- Psilocybin is not bioactive in humans, meaning on its own it has no hallucinogenic effect. In the human body, it converts into a related compound called psilocin, which is responsible for the hallucinogenic effects associated with magic mushrooms
- Both psilocybin and psilocin are found in magic mushrooms
- Because it’s very challenging to make stable synthetic psilocin, almost all research has been done with synthetic psilocybin, even though there are a number of potential benefits of administering psilocin directly such as faster onset time, lower side effects, and more consistent dosing
- Filament Health has developed proprietary technology to produce formulations of stable psilocin and stable psilocybin from magic mushrooms and has recently received authorization from US FDA to administer them in human trials
Psilocybin, the commonly-known primary ingredient in magic mushrooms, is widely believed to be the leading candidate for a revolution in mental health care. However, psilocybin in fact owes its notoriety to a much lesser-known but far more important compound called psilocin. This is because psilocybin itself is not bioactive, meaning it has no biological activity. It must first be converted into psilocin through a process called dephosphorylation. Psilocin is the compound which mimics the structure of serotonin and thus is an agonist of several 5HT receptors. This agonism is responsible for the hallucinogenic effects, as well as the therapeutic possibilities causing much excitement. In pharmacology a substance which converts into the active substance in this way is called a prodrug. Psilocybin is a prodrug to the drug psilocin.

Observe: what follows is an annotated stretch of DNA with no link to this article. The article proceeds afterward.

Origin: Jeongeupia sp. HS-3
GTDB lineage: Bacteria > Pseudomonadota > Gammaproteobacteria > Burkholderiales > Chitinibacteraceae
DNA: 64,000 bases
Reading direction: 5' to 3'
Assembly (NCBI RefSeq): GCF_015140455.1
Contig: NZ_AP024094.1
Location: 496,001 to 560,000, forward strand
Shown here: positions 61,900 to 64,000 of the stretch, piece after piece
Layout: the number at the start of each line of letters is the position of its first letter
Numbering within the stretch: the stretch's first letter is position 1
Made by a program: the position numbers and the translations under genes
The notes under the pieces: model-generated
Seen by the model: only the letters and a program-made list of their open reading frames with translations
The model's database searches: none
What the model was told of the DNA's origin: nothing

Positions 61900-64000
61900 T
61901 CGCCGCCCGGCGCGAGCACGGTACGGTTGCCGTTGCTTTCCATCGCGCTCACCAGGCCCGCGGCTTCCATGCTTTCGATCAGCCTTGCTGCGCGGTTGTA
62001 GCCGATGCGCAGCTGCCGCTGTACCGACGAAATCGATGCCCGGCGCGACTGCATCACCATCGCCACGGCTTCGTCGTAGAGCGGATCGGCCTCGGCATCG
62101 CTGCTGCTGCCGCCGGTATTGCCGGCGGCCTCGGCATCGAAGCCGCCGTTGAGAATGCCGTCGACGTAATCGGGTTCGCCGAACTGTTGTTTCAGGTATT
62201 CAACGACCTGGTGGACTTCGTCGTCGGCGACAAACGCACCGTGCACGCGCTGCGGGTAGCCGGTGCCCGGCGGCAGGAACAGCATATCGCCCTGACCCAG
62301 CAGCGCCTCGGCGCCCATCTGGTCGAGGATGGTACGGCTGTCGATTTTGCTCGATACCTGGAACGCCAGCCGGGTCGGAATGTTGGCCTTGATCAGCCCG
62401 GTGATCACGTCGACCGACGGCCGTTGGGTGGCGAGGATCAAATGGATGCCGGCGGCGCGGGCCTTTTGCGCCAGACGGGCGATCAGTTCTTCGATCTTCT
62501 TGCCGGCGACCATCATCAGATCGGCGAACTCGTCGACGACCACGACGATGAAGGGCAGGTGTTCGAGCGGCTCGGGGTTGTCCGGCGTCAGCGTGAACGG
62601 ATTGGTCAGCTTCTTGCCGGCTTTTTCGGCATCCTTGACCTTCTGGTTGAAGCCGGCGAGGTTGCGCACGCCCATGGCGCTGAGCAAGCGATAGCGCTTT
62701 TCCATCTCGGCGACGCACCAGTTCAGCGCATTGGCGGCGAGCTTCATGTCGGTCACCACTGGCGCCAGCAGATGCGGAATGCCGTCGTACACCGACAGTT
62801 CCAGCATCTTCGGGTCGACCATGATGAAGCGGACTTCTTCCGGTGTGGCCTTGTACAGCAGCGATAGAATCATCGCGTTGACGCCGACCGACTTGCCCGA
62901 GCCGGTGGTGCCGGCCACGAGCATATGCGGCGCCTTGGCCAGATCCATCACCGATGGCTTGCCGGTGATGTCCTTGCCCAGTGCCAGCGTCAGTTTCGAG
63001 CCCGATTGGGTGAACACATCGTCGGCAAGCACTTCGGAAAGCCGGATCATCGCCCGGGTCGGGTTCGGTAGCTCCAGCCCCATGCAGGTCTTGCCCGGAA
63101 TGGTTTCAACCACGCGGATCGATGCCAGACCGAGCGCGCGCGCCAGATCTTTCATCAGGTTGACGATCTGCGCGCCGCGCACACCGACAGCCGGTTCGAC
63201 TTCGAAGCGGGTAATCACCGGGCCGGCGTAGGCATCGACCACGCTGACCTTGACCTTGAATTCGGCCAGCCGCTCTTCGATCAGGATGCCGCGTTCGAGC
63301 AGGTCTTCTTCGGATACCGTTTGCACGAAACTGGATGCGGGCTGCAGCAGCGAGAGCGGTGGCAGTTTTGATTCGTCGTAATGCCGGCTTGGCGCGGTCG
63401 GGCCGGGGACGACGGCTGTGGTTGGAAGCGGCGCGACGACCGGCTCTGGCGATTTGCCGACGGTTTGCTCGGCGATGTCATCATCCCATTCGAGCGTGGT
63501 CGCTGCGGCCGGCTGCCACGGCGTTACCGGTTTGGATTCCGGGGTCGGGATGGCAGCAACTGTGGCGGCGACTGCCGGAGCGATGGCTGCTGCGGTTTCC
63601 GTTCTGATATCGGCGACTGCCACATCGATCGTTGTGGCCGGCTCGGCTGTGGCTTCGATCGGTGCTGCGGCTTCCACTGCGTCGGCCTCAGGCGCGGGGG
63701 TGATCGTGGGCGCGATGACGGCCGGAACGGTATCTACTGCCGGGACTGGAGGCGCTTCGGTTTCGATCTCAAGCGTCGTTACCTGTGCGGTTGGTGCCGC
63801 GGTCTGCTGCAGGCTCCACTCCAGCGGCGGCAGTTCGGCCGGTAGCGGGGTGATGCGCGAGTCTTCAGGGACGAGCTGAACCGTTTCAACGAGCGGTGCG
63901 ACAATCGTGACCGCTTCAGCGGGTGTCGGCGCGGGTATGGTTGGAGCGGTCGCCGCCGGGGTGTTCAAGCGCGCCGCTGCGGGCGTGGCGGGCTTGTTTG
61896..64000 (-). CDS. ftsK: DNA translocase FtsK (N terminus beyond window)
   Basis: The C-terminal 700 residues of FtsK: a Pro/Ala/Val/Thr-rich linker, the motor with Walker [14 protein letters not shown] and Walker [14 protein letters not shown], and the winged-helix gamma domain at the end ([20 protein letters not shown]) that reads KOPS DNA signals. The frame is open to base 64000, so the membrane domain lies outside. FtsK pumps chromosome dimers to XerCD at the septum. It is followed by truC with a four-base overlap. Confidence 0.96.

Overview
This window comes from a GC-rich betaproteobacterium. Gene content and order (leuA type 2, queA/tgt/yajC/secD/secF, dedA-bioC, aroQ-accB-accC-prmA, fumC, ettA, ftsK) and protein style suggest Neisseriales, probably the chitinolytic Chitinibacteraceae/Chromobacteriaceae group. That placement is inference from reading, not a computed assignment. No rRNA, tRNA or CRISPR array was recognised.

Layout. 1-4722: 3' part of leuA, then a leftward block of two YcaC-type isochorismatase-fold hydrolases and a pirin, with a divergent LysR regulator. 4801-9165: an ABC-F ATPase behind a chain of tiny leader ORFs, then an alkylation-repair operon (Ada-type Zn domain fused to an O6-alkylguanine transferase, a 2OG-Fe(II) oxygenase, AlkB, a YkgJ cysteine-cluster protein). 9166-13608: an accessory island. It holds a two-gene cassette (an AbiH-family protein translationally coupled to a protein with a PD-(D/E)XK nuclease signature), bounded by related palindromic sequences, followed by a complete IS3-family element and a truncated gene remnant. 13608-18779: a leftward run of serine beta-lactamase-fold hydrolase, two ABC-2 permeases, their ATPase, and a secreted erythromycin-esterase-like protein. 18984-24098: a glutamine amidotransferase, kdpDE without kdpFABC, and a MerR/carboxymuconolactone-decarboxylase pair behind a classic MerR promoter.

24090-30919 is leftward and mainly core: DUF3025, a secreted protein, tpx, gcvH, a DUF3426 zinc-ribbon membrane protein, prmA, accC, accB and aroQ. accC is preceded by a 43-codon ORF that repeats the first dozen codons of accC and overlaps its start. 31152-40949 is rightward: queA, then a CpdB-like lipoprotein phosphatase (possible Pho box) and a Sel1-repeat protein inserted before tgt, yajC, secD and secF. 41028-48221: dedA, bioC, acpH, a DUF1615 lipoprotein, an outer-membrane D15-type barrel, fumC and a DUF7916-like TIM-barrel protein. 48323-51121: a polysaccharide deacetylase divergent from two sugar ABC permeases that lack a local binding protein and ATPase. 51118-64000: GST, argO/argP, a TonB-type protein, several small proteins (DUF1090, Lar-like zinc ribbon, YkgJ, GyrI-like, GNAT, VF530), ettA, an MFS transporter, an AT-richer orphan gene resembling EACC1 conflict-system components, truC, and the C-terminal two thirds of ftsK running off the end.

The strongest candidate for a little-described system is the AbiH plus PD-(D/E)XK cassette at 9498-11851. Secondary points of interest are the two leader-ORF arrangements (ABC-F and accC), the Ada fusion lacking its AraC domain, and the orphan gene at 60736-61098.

Because both psilocybin and psilocin are present in magic mushrooms, a logical question arises: Wouldn’t it be more logical to administer psilocin directly? At Filament Health, we believe the answer to this question is a firm yes. But before we get into the reasons why, let’s get into the reasons why psilocybin has become more commonplace in the industry and the public eye alike.
Psilocybin and psilocin were first identified by Albert Hoffman in 1957. Because he was a pharmaceutical chemist and an expert in chemical synthesis, he was able to invent a method to create them synthetically in his lab which obviated the need to grow and extract mushrooms. However, the psilocin created synthetically through his method is unstable,. To overcome this instability it was, and is, necessary to add a phosphate protecting-group which is also what turns psilocin into psilocybin. In fact, the addition of the phosphate group is the opposite of what happens during the dephosphorylation process mentioned above and in essence transforms the active psilocin into the inactive (but stable) psilocybin. It isn’t for any pharmacological reason but rather because of the relative stability of synthetic psilocybin vs the instability of psilocin, and also because chemical synthesis has become the standard way to produce these compounds, that psilocin has fallen by the wayside. Clinicaltrials.gov currently lists 67 studies with psilocybin as an intervention versus none with psilocin.